Choral music brings people together, literally and figuratively, and the Serenade! choral festival, taking place in and around Washington, is celebrating that unifying power. Organized by Classical Movements, a company that plans tours for classical music ensembles, the festival brought together nine choral groups from five continents Sunday afternoon for a marathon concert. Friday night’s violent storms almost canceled the event, leaving Strathmore without power, but the organizers managed to relocate to National Presbyterian Church.
All of this music-making is laudable, and in one sense, those who most enjoy such performances are the enthusiastic performers themselves. Delights for the listener were not as consistent, especially when poor planning stretched the performance to nearly three hours. So much contemporary choral music is in a vaguely pop style — catchy rhythms, cloying harmonies, banal melodies — that thrills some listeners and grates on others. It comes in various regional accents — African (South Africa’s Imilonji KaNtu Choral Society and Namibia’s Voices of Namibia), South American (Colombia’s Verata E Liberi children’s choir) and North American (Boston City Singers children’s choir and Canada’s Cantaré Children’s Choir), including close-harmony jazz (Countermeasure, a polished a cappella group from Toronto) — but it all sounds pretty much the same.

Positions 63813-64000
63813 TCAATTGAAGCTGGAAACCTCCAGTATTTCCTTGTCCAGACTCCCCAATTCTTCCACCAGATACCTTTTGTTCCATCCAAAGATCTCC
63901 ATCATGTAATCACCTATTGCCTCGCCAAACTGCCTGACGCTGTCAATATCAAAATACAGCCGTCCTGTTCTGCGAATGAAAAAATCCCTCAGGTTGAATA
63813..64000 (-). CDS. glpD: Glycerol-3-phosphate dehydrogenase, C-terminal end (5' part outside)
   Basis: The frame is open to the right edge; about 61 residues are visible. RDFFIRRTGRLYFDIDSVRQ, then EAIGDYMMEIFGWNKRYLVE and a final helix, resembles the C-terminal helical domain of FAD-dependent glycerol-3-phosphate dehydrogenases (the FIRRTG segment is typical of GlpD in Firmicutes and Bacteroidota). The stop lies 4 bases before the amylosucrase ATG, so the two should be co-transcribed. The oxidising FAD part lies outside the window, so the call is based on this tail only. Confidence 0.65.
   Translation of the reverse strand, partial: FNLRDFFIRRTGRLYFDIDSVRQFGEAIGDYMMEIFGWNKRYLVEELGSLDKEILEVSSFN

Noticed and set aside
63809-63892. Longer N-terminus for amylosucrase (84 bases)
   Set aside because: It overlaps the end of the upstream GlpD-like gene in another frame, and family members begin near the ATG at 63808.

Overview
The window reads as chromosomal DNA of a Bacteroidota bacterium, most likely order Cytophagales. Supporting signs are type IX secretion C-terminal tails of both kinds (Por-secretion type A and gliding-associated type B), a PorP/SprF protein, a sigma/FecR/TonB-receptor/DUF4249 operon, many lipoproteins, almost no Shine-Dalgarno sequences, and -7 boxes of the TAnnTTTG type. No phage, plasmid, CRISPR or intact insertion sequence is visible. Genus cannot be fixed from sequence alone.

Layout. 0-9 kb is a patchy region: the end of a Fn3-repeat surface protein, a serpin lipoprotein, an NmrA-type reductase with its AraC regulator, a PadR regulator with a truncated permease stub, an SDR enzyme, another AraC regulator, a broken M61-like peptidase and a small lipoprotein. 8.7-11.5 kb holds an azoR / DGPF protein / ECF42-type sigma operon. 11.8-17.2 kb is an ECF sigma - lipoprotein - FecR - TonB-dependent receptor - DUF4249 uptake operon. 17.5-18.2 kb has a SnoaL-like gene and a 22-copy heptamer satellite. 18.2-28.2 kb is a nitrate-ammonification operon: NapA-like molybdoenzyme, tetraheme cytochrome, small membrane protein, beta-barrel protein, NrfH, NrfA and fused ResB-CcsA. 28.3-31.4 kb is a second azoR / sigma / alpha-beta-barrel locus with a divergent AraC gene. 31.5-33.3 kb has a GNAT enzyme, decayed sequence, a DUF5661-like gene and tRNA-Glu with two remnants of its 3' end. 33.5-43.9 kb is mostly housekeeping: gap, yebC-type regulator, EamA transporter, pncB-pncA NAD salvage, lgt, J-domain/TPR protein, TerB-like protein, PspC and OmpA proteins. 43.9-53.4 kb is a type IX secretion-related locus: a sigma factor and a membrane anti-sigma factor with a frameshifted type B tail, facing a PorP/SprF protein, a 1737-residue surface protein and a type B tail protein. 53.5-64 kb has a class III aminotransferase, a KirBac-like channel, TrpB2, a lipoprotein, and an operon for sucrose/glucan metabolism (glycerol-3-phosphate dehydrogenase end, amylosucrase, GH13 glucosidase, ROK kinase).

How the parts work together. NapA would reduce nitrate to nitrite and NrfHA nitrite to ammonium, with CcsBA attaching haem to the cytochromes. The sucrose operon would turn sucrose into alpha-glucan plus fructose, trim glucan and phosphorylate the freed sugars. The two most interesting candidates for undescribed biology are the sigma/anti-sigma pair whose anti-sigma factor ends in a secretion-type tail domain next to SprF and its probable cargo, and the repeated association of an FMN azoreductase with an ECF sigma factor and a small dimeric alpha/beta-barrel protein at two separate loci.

Standing out for purity of sound and clear blend and intonation were the girls of the Minnetonka Chamber Choir, who held hands and, with radiant simplicity, sang the Irish World War I ballad “Bonny Wood Green.” Points of musical interest were provided by the Czech Republic’s Zvonky-Praha youth choir, singing charming arrangements of Czech folk songs and the opening chorus from Smetana’s “The Bartered Bride,” and by Australia’s Young Adelaide Voices, who filled the church with a twittering aviary of sounds in Stephen Leek’s “Currawong Dreaming.” The inevitable massed choir conclusion, featuring instantly forgettable new compositions, was an experience more to be endured than enjoyed.
Downey is a freelance writer.